1. The pursuit of one’s dream is a crucial theme in this novel, where everyone in the Rothman family has a dream.
– How did Sophie’s dream shape her life?
– What was Harry’s dream? How did he sublimate his dream?
– What obstacles did Jeanie have to overcome to achieve her dream?
– How did Albert’s pursuit of his dream change his life and his relationship with his mother and father?
– What dream did Ruthie have? How did her tragic experience shape the outcome of her dream?
2. What is Sophie’s tragic flaw?
3. Why do you think Sophie’s obsession with money was so twisted?
4. Was Sophie capable of love? Do you think she loved Harry? Lev? Her children? Why was she unable to show affection?
5. How did Sophie’s relationship with her own mother shape her feelings about hoarding money? How did Sophie feel about her own mother’s love for her? How did she come to confuse money with love?
6. How does Sophie’s relationship with her sister, Ida, contribute to a deeper understanding of Sophie’s character?
7. Describe the relationship between Jeanie and her brother and sister. Why did the siblings have such a strong bond with each other?
8. In what ways does Sophie demonstrate business acumen?
9. How do Sophie’s actions precipitate tragic events for:
– her daughter, Ruthie?
– her husband, Harry?
– her daughter, Jeanie?
– David Kramer?
10. What were the consequences of Sophie’s lie and deception? How does she rationalize her affair with Lev? How does she rationalize the tragic events she caused at the end?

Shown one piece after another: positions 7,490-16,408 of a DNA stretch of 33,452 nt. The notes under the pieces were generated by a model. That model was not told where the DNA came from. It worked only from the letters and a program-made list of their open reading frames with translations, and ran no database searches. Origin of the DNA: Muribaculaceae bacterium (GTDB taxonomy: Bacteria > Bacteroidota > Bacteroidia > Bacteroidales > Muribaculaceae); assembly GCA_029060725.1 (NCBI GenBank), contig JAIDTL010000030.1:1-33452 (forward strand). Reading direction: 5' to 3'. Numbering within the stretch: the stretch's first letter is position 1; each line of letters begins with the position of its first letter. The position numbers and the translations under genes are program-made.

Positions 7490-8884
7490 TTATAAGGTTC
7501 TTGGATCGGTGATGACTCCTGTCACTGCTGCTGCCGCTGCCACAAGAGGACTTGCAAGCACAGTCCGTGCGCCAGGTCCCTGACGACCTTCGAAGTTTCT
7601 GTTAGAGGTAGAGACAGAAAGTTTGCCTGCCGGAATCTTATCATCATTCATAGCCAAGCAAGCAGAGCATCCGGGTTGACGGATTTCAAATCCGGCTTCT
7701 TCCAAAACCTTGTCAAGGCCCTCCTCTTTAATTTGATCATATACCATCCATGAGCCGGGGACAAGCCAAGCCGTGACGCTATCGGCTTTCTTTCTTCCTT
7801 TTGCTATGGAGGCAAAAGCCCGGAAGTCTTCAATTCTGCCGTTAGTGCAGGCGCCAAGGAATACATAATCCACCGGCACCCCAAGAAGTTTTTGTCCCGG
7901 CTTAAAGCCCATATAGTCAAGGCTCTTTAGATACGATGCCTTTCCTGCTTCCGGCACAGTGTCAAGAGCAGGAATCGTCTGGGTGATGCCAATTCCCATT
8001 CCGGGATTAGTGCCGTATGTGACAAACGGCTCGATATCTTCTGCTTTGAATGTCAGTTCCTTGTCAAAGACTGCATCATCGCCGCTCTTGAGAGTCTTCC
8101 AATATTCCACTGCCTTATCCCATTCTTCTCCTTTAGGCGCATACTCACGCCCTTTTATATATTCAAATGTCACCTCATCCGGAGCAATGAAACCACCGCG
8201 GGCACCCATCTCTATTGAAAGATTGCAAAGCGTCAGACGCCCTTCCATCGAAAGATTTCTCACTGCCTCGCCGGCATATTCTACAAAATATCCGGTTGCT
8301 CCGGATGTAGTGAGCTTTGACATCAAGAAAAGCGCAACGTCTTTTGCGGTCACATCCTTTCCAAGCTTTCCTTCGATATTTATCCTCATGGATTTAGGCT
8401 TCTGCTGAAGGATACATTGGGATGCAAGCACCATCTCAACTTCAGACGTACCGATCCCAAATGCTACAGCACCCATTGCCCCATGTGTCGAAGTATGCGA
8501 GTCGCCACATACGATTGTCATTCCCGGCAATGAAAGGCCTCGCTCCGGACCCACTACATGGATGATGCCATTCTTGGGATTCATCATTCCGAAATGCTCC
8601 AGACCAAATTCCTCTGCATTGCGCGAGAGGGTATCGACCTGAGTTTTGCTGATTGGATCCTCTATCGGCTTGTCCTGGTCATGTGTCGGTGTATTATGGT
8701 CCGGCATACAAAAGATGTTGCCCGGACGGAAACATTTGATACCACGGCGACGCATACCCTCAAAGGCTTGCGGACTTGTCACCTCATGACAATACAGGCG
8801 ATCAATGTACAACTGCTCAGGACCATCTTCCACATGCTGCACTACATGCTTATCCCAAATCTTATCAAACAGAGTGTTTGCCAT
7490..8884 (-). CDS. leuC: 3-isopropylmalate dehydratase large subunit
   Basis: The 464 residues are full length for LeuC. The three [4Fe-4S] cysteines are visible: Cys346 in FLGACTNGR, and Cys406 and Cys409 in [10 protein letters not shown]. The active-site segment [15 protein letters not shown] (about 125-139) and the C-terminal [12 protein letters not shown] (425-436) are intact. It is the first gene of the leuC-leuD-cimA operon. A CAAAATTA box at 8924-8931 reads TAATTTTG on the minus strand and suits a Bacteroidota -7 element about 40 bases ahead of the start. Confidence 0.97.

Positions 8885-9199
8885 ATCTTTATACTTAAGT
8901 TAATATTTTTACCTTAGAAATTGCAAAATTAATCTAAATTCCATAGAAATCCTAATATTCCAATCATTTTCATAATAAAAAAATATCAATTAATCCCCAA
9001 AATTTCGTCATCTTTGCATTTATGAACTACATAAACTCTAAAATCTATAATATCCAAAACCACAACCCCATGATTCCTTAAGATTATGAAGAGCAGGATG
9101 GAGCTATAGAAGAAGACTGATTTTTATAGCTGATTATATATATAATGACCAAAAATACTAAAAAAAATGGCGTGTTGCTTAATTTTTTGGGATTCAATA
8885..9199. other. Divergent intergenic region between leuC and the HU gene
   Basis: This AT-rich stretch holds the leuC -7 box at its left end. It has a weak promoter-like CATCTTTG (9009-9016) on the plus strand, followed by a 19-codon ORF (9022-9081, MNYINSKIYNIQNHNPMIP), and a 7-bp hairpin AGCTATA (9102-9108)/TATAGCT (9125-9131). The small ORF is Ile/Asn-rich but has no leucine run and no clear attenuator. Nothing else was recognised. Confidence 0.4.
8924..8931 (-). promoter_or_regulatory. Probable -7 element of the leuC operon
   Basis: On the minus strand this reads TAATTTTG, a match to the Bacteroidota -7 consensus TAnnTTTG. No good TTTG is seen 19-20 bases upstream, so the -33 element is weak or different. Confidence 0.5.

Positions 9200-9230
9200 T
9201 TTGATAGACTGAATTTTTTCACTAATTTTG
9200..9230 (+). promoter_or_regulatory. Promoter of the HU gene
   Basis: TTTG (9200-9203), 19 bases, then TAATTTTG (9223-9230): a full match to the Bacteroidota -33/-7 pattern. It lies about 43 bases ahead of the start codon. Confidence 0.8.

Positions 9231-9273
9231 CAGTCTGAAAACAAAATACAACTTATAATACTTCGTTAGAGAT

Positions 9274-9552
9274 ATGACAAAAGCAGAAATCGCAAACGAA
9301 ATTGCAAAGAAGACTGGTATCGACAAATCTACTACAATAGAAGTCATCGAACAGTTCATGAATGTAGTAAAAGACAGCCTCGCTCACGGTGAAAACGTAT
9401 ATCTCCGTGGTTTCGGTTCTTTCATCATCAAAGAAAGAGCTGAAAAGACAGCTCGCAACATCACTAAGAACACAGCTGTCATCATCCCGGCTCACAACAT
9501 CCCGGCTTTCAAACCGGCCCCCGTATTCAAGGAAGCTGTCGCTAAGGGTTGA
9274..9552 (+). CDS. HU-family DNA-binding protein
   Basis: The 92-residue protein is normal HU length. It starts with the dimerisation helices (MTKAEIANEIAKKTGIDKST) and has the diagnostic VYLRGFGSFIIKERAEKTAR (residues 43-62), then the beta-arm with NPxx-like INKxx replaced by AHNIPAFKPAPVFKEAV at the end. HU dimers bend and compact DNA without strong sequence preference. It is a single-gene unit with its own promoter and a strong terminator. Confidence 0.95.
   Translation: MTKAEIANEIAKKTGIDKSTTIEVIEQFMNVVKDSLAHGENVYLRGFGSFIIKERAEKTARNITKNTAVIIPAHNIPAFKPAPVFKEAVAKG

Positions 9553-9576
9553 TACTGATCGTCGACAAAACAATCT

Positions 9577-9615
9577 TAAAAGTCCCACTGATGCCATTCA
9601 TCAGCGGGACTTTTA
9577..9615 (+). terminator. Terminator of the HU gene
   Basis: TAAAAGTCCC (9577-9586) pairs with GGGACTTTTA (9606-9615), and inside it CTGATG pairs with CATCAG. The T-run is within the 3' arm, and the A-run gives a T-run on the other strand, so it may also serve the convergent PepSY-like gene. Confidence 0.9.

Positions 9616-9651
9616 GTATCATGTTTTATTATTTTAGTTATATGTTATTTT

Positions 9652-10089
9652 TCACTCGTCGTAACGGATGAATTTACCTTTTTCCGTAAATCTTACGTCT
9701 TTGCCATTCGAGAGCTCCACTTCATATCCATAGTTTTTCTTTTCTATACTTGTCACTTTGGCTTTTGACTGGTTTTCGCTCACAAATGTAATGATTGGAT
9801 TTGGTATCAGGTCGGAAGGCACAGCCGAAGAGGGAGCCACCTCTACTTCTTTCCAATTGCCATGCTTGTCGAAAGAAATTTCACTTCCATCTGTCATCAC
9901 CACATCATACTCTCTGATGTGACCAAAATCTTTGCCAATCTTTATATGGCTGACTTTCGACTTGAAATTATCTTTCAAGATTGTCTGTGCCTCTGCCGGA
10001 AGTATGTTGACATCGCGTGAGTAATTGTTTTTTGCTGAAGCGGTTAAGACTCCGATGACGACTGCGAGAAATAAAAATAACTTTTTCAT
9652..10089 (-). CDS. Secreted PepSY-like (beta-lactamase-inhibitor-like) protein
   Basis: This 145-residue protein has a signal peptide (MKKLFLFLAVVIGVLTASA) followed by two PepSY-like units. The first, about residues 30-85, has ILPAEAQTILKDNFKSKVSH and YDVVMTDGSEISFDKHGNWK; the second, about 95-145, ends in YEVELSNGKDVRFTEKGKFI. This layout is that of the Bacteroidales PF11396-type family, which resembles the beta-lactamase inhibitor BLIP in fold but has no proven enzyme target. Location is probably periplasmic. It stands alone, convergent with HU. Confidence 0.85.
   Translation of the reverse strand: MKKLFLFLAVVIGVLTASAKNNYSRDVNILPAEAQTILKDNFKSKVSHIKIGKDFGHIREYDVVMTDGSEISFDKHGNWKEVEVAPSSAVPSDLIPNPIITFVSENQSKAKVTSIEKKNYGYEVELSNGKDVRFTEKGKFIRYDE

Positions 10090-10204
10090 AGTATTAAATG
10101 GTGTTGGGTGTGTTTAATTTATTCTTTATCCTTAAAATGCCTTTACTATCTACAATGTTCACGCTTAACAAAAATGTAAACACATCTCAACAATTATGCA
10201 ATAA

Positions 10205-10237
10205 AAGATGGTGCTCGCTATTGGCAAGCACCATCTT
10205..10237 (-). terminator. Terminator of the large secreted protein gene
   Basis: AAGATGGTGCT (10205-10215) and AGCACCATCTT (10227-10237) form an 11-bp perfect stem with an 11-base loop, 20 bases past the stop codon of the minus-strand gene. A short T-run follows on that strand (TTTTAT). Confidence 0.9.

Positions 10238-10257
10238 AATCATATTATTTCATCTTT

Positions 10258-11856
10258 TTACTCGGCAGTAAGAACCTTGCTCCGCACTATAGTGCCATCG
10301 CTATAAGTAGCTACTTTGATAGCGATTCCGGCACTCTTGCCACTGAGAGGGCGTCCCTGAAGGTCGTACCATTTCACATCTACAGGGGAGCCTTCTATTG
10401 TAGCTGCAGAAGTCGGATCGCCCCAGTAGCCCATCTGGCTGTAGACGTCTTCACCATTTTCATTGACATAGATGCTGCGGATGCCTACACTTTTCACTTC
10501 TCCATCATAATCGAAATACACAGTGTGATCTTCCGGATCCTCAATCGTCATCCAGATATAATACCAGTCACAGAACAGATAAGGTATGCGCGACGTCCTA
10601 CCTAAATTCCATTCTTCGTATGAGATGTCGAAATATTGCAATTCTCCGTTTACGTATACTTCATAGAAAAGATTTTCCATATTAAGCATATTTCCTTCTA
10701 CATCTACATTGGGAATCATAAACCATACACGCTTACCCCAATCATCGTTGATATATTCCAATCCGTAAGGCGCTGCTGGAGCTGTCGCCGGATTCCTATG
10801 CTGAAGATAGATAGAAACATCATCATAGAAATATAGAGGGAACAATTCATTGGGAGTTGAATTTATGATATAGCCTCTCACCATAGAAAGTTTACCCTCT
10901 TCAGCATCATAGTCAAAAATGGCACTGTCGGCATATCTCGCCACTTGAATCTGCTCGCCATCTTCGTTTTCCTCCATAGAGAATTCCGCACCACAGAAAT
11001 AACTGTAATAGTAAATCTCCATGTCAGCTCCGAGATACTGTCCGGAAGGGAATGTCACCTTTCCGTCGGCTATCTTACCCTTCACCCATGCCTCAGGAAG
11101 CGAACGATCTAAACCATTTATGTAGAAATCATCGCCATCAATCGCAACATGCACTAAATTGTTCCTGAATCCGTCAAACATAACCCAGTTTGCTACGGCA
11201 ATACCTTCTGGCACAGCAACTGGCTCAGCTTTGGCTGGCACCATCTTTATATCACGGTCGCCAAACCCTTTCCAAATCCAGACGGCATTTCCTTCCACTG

11. There are sometimes glimmers of remorse in Sophie.
– How does Sophie demonstrate her protectiveness toward her sister, Ida?
– What is Sophie’s reaction when she looks at Ruthie dressed as a bride?
– How does Sophie react when she realizes who Jeanie is planning to marry?
12. Why did Harry’s feelings for Sophie change?
13. In what way was Harry responsible for the misfortunes that befell his children?
14. Why was Harry so unforgiving toward his son when he left to go to Hollywood?
15. Why did Jeanie refuse to recognize her feelings for Mark? When does she understand that she’s in love with him?
16. There are many ironies in this novel. When Jeanie returns home from Israel to tell her family about her plans to marry David and move to Israel, the narrative reads: “Nothing her [Jeanie’s] mother could do would hurt her again. She had everything she wanted now.” Why is this dramatic irony?
17. Who is the last victim? What does the title of the novel mean?
18. When Jeanie confronts Sophie at the end of the story, what does Jeanie finally realize about her mother? How does Jeanie react when she understands the truth about Sophie’s character?
19. At the end of the story, Sophie tells Jeanie, “… the money is all for you. Someday it will be yours and Ruthie’s and Albert’s.” What does this statement reveal about Sophie?
20. How does the theme of this novel parallel the Greek tragedy, Oedipus The King?